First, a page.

I think Kiff probably understands that the team might not fare well at first, but he is showing that he’s not willing to be pushed around now.  It’s the proverbial “knock me down, and I’ll get back up and say it again, so you can knock me down, so I can get up and say it again, till I get strong enough that you can no longer knock me down” approach (man what a run-on).

I also think that Kiffin is simply not the kind of guy who shirks from a challenge, and the staff he has assembled bears that out. (Compare Mr. Edward Orgeron and … the World)  Call me crazy, but he almost has me believing that he can pull it off as well.

To be able to win, you have to first believe that you can win.  To take on the invincible, you have to believe you are invincible. (See This is Sparta)

Video:  300 – “This is Sparta

Of course, I also believe that Elvis Presley is living in Vonore, Tennessee under the assumed name “Leyland T. Vegas” and that Plate Tectonics is all part of some nefarious Communist conspiracy

Viva, Baby... Viva!

Viva, Baby... Viva!

At its basic level, however, Kiffin is accomplishing something — getting the fans and team ready for a fight and getting the media interested enough to show up and document it all.

•  HT to / via:  Five theories about Lane Kiffin’s jab at Urban Meyer | Rocky Top Talk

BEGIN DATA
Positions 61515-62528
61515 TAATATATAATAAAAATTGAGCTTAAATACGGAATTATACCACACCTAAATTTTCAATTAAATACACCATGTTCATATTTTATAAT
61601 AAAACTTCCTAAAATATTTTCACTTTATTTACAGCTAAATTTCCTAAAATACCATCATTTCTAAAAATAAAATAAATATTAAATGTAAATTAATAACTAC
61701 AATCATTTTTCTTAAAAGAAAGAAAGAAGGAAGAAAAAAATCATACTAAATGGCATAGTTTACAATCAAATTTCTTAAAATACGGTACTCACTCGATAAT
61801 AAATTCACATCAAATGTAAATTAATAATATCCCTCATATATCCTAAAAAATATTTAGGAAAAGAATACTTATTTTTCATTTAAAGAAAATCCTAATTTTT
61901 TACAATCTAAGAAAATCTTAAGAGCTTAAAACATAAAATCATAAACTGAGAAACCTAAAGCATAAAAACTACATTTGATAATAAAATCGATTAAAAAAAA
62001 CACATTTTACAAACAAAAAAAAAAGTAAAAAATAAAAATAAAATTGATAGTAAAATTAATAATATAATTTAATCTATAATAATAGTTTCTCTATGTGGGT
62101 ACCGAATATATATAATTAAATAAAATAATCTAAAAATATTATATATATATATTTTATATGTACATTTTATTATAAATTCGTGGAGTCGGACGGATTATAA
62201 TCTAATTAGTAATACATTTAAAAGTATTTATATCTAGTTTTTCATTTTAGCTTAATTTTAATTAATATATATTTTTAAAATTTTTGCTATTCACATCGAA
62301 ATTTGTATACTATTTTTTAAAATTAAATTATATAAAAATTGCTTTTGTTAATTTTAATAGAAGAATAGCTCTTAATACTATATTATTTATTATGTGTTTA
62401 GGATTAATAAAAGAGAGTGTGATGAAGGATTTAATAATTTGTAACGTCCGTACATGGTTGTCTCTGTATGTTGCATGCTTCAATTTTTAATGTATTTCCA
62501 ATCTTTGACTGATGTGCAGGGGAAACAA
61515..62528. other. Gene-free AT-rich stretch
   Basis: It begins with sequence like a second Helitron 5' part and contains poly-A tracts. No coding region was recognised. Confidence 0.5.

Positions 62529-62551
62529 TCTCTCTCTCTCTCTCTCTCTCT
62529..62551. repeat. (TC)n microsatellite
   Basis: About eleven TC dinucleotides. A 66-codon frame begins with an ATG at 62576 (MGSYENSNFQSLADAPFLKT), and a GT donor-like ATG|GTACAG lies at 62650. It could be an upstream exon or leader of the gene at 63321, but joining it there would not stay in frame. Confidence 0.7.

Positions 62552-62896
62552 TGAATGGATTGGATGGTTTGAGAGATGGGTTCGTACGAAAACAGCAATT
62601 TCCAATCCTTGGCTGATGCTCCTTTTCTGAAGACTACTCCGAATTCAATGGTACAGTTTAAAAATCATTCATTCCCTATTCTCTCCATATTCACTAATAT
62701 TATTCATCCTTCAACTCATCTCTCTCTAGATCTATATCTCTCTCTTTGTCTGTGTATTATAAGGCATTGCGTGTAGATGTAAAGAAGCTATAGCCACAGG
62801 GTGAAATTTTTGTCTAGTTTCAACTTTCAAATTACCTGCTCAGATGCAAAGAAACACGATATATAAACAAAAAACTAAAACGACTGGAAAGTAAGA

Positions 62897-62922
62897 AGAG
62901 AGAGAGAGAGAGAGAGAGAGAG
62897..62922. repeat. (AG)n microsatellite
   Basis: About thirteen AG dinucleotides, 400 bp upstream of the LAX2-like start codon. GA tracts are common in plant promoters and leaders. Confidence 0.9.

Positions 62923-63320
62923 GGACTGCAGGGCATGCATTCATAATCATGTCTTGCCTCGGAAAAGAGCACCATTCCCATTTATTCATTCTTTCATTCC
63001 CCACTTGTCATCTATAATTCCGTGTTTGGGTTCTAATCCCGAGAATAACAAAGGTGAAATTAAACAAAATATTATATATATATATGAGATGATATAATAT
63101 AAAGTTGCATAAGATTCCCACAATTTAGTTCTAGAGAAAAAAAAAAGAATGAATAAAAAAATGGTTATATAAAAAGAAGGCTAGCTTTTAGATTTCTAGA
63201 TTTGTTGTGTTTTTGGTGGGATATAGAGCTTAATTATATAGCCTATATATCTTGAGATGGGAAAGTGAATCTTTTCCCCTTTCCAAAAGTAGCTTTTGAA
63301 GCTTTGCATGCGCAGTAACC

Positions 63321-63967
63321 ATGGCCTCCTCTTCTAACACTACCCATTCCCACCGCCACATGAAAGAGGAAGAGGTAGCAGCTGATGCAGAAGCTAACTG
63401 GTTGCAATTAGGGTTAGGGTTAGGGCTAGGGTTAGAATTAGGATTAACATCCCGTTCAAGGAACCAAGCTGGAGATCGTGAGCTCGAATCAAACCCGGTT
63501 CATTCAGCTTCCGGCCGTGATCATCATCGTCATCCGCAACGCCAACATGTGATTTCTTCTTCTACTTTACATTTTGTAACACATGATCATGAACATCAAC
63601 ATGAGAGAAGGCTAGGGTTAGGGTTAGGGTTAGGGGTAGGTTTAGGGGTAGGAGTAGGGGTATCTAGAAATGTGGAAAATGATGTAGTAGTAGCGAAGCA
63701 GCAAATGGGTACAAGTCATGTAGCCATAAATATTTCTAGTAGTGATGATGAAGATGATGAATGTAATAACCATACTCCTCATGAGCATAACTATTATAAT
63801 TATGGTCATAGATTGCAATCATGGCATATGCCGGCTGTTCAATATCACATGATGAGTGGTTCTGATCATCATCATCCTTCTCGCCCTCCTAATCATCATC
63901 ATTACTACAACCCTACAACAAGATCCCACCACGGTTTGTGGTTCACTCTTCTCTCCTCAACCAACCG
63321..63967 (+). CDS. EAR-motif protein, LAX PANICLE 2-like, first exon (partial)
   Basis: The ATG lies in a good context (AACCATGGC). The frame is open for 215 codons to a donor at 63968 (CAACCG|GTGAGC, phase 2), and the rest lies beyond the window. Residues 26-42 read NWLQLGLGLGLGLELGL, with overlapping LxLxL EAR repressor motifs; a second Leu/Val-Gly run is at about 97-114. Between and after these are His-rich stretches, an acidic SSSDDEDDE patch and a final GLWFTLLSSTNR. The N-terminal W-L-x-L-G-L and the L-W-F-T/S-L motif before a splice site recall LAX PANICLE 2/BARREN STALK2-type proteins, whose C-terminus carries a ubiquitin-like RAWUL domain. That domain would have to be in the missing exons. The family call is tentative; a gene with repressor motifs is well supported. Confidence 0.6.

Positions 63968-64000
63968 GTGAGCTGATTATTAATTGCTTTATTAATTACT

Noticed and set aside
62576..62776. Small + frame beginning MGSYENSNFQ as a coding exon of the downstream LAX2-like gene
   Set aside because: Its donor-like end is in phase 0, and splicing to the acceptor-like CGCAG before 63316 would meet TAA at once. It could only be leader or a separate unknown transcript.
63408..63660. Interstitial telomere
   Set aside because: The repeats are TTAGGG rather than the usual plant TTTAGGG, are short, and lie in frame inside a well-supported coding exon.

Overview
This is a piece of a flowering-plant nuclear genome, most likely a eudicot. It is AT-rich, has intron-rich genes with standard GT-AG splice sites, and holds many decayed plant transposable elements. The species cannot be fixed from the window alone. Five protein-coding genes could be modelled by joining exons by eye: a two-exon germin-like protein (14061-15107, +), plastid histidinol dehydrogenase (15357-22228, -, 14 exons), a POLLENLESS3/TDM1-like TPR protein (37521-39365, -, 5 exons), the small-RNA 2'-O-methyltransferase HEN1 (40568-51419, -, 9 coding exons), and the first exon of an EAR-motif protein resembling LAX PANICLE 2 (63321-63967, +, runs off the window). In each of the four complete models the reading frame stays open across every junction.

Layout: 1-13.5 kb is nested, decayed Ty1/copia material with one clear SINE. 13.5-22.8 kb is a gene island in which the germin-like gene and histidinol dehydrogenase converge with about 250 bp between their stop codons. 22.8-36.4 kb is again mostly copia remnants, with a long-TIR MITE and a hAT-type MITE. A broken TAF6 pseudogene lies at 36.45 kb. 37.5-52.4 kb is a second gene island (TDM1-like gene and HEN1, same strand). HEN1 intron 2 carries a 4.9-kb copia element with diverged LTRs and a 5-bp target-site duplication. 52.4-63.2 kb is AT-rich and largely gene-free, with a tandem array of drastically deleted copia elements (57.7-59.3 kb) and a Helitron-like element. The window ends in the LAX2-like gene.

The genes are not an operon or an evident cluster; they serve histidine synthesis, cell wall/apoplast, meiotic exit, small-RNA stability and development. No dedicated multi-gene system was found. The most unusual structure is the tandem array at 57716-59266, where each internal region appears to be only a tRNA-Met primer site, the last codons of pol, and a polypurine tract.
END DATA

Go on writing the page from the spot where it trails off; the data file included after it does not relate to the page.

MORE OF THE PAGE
I suppose it all comes down to Jules Winnfield / Samuel L. Jackson’s statement: “Oh, well allow me to retort…

At any rate, the conversation has been interesting over there, and is worth a look (and perhaps a comment).

Image Courtesy ofElvis Impersonators Blog

The Cost of Sports — Part 2: Jerry Maguire and Professional Sports

No Pass Out Checks | Gate 21

As I discussed in Part 1 of this series on the cost of sports, at Tennessee, the price can be high when it comes to paying your way into Neyland Stadium — a truth of which Nashville’s Thomas Luck is all too aware.  I discussed the issue purely in terms of the experience at Tennessee mainly because it is what I am familiar with.  Tennessee was but a lens — the reality is largely the same at all schools with a major athletics presence.

The world of professional sports, however, makes the college ranks look like small potatoes in the way it is wed to the almighty dollar.  Given the current uncertain economic times, however, I question whether professional sports in particular can continue in the way it has for so long.

I suppose that sports fans should not be surprised at the notion that professional teams would necessarily focus on money, after all that is what professional athletics are all about: getting paid to play.  I suppose Rod Tidwell (from the movie “Jerry Maguire) summed it up best with the oft quoted line “Show me the money!“  What I think is a bit surprising is how willingly and uncomplainingly professional sports fans have accepted the “money first” approach of all the teams in all the major leagues.  The increases in costs passed along to professional sports fans over the last generation is really quite staggering.

Video: Show me the Money!!

But don’t take my word for it…